The path to instability in compact multi-planetary systems

Vol. 641
10. Planets and planetary systems

The path to instability in compact multi-planetary systems

by A. C. Petit, G. Pichierri, M. B. Davies, A. Johansen 2020, A&A, 641, A176 alt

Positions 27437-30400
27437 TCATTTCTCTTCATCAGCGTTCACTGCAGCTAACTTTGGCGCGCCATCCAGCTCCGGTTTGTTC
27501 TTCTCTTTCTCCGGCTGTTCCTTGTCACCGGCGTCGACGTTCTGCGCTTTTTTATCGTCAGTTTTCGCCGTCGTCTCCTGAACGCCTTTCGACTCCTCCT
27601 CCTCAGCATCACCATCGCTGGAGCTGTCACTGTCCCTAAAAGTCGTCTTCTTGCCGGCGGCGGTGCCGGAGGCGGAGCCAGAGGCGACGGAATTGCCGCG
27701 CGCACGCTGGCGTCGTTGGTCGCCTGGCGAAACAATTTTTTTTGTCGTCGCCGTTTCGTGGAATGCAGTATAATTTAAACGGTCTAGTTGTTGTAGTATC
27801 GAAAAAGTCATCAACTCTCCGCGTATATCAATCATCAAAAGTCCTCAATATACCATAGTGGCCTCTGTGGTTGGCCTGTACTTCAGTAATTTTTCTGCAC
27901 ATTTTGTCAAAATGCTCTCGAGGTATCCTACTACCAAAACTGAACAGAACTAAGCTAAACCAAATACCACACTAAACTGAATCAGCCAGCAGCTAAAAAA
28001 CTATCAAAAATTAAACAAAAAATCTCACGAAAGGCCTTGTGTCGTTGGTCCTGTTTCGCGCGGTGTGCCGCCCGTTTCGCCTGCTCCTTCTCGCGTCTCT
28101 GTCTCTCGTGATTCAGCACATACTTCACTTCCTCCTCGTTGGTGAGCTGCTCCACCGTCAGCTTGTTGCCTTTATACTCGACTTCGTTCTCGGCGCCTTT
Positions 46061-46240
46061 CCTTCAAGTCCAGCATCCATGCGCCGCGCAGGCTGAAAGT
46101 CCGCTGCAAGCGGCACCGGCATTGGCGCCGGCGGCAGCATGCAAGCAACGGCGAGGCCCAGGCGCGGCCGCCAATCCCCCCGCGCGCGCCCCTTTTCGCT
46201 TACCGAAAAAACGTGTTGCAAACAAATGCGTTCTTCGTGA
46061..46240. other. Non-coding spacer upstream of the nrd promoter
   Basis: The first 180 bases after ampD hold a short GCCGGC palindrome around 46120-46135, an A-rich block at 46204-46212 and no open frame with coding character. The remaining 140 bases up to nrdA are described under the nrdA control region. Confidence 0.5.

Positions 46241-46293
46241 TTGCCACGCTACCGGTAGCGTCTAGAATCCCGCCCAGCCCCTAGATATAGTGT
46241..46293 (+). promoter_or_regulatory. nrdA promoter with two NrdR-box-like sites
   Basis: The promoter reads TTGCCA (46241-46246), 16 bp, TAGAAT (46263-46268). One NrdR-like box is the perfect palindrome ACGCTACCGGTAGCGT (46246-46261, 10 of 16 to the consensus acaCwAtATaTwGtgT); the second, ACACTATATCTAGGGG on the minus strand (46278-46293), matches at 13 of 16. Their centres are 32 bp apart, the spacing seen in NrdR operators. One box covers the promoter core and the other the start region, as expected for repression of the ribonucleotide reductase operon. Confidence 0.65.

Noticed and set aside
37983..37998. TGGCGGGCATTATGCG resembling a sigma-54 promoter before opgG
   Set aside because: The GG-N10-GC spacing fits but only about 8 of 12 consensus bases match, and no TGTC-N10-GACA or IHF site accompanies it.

Three or more compact planetary systems can become unstable on timescales of up to billions of years. Predicting their stability is challenging and numerically expensive due to the chaotic dynamics, and, until now, there has been no theoretical understanding of the nature of the mechanism driving the instability. Based on numerical simulations, it had been postulated that the system's survival time follows an exponential trend in the planet orbital separation measured in units of Hill radii. Contrary to a constant diffusion process, planetary systems seem to remain dynamically quiescent for most of their lifetimes prior to a very short unstable phase. In this work, Petit and colleagues study a two-phase mechanism in which the slow chaotic diffusion due to the overlap of three-body resonances dominates the instability timescale prior to a rapid scattering phase triggered by the crossing of a two-planet mean motion resonance. They obtain an analytical estimate of the survival time that is consistent with numerical simulations over four orders of magnitude for the planet-to-star mass ratio, and six to eight orders of magnitude for the instability time. They also confirm that measuring the orbital spacing in terms of Hill radii is not suitable and that the correct spacing unit scales have a flatter dependency in the planet mass. Their model reproduces the observation that the survival time increases beyond a certain spacing since the three-planet resonances do not overlap.